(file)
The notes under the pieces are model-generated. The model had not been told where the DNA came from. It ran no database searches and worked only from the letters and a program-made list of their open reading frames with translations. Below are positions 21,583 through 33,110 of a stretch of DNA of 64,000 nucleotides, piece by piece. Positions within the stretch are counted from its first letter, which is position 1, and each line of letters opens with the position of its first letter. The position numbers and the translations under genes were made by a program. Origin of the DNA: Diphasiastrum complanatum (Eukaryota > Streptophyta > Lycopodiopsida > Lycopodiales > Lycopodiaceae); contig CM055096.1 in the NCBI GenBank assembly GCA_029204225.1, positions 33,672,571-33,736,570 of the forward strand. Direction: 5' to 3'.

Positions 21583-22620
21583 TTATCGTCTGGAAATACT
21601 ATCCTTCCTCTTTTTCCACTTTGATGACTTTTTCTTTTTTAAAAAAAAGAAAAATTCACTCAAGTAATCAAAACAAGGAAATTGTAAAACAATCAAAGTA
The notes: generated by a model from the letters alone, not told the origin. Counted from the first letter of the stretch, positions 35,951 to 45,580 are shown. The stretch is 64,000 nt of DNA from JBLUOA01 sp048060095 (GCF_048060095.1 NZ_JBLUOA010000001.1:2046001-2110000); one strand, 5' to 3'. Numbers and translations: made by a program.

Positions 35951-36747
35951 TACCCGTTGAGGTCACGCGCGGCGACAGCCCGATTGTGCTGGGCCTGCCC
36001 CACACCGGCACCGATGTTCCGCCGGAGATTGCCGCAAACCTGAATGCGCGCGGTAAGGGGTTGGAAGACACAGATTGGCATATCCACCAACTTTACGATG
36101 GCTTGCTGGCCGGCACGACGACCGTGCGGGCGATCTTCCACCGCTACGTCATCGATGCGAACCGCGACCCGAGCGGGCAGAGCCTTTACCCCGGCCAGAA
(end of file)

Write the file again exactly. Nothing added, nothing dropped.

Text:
The notes under the pieces are model-generated. The model had not been told where the DNA came from. It ran no database searches and worked only from the letters and a program-made list of their open reading frames with translations. Below are positions 21,583 through 33,110 of a stretch of DNA of 64,000 nucleotides, piece by piece. Positions within the stretch are counted from its first letter, which is position 1, and each line of letters opens with the position of its first letter. The position numbers and the translations under genes were made by a program. Origin of the DNA: Diphasiastrum complanatum (Eukaryota > Streptophyta > Lycopodiopsida > Lycopodiales > Lycopodiaceae); contig CM055096.1 in the NCBI GenBank assembly GCA_029204225.1, positions 33,672,571-33,736,570 of the forward strand. Direction: 5' to 3'.

Positions 21583-22620
21583 TTATCGTCTGGAAATACT
21601 ATCCTTCCTCTTTTTCCACTTTGATGACTTTTTCTTTTTTAAAAAAAAGAAAAATTCACTCAAGTAATCAAAACAAGGAAATTGTAAAACAATCAAAGTA
The notes: generated by a model from the letters alone, not told the origin. Counted from the first letter of the stretch, positions 35,951 to 45,580 are shown. The stretch is 64,000 nt of DNA from JBLUOA01 sp048060095 (GCF_048060095.1 NZ_JBLUOA010000001.1:2046001-2110000); one strand, 5' to 3'. Numbers and translations: made by a program.

Positions 35951-36747
35951 TACCCGTTGAGGTCACGCGCGGCGACAGCCCGATTGTGCTGGGCCTGCCC
36001 CACACCGGCACCGATGTTCCGCCGGAGATTGCCGCAAACCTGAATGCGCGCGGTAAGGGGTTGGAAGACACAGATTGGCATATCCACCAACTTTACGATG
36101 GCTTGCTGGCCGGCACGACGACCGTGCGGGCGATCTTCCACCGCTACGTCATCGATGCGAACCGCGACCCGAGCGGGCAGAGCCTTTACCCCGGCCAGAA